METEO 597 Davis FA14

The Global Carbon Cycle Tu/Th 2:30-3:45, 110 Mateer Instructor: Ken Davis

The Global Carbon Cycle

Class meetings:  Tu/Th 2:30-3:45, 110 Mateer
Class web page is on Angel:

Course goals:  By the end of the course, you should:

  • Recognize and understand many of the physical, societal and biological processes governing the earth's contemporary carbon cycle.  Terrestrial, oceanic, atmospheric and anthropogenic processes will all be considered;
  • Understand quantitatively how these processes interact to create the contemporary, global carbon balance.
  • Have an introductory understanding of how the earth's carbon cycle has differed in the past, and how it may change in the future;
  • Be able to understand, navigate and evaluate current carbon cycle research literature;
  • Be familiar with a broad core of current literature concerning the carbon cycle, and have investigated a subset of this literature in more detail;
  • Have gained hands-on experience with two or more current methods of studying the carbon cycle;
  • Have improved your professional skills including critical reviewing of literature.


Kenneth Davis, Professor, Department of Meteorology
512 Walker Building, 814-863-8601,
Office hours:  9-10am Tuesday and 9-10am Friday.  You are welcome to stop by my office outside of office hours, but to be sure that I will be available, email in advance.


There are no formal prerequisites.  A foundation in science and mathematics including comfort with calculus-based descriptions of environmental processes, and ability to perform numerical analyses with carbon cycle data and models is recommended.  The course is intended primarily for graduate students in the College of Earth and Mineral Sciences or related fields.  We also welcome advanced undergraduates from science or engineering majors.


Classes will be a mixture of lectures, discussion, and student-led presentation of literature and research projects.  Students should participate actively in class, complete assignments promptly, and ask questions when they have them.  Students will be asked to lead discussions concerning current literature and take an active role in creating some of the experiments and exercises they pursue for the class.

Academic honesty is required. This course adopts the academic integrity policy of the College of EMS, which is described at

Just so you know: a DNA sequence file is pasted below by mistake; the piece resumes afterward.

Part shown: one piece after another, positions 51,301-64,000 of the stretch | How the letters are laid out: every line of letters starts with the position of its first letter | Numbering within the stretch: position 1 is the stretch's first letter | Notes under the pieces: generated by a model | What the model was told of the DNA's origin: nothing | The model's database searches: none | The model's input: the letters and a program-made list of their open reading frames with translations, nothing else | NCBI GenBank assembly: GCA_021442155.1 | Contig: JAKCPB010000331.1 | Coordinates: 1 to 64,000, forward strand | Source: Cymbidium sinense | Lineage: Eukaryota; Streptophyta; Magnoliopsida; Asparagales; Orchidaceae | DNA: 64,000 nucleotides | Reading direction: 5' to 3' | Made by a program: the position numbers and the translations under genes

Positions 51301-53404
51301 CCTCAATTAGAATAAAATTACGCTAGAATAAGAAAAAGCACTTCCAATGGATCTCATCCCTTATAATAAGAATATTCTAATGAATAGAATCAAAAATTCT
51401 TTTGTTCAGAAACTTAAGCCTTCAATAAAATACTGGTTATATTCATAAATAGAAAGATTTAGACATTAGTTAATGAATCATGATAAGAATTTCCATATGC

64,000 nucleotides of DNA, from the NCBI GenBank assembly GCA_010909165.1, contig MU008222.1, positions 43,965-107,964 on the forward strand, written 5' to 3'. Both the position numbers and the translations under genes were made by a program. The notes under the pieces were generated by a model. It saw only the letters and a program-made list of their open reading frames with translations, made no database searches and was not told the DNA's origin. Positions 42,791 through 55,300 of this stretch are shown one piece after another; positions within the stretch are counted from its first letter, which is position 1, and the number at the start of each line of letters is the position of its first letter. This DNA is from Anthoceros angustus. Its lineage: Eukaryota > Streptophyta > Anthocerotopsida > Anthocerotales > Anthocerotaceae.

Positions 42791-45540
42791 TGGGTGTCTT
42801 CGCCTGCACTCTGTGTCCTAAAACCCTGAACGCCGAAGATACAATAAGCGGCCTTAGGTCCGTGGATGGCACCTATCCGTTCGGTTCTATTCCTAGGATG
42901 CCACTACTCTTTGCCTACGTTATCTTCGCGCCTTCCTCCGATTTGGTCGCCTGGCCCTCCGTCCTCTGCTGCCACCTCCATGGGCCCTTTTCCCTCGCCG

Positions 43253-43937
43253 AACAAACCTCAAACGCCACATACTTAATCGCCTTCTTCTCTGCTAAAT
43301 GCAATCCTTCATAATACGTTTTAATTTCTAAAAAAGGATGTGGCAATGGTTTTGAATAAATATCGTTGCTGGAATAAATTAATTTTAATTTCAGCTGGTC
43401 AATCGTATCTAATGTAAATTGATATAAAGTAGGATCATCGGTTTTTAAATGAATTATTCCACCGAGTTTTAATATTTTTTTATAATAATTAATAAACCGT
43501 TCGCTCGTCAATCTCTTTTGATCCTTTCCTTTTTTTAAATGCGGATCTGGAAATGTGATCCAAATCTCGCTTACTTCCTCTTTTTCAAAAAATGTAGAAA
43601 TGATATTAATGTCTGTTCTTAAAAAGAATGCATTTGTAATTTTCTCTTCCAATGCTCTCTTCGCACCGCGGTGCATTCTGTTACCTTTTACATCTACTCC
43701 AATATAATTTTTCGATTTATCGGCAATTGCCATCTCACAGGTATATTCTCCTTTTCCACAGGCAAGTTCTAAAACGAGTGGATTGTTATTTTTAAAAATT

Students are expected to do their own work.  Class members may work on the problem sets and research reports in groups, but each student must turn in his or her own work.  Students may not copy another person's work and present it as their own.  Any students who presents other people's work as their own and any students knowingly providing such work to others will receive no credit for the assignment and may fail the course

Accommodations for students with disabilities:

Penn State welcomes students with disabilities into the University's educational programs. Every Penn State campus has an office for students with disabilities. The Office for Disability Services (ODS) Web site provides contact information for every Penn State campus: For further information, please visit the Office for Disability Services Web site:
In order to receive consideration for reasonable accommodations, you must contact the appropriate disability services office at the campus where you are officially enrolled, participate in an intake interview, and provide documentation: If the documentation supports your request for reasonable accommodations, your campus’s disability services office will provide you with an accommodation letter.


Readings will be taken from a variety of sources.  Our primary means of supplying these readings will be the class web site. Experiments will be conducted using resources from around the university, depending on student interests.


Assignments will include traditional problem sets, reading, literature reviews and independent projects or experiments.  Proposal writing is also an option.  Some instruction on professional reviewing and proposal writing will be included.


  • Grades will be based on the class assignments roughly as follows:
    Problem sets (5) - 50% - active learning of the fundamentals
  • Three of the following, totaling 50% of the grade:
    Experiment/project (1 required) research experience in the field.
    Literature review (1 required) deeper exploration of current literature.
    Proposal hypothesis formulation, persuasive writing, literature review.

One of the above will require in-class presentation, which will be integrated into the assessment.  The assignment with a presentation will be worth 20% of the total grade.  The other two will be worth 15% each.

This may be modified as the semester progresses, but any modification will be done in consultation with the class.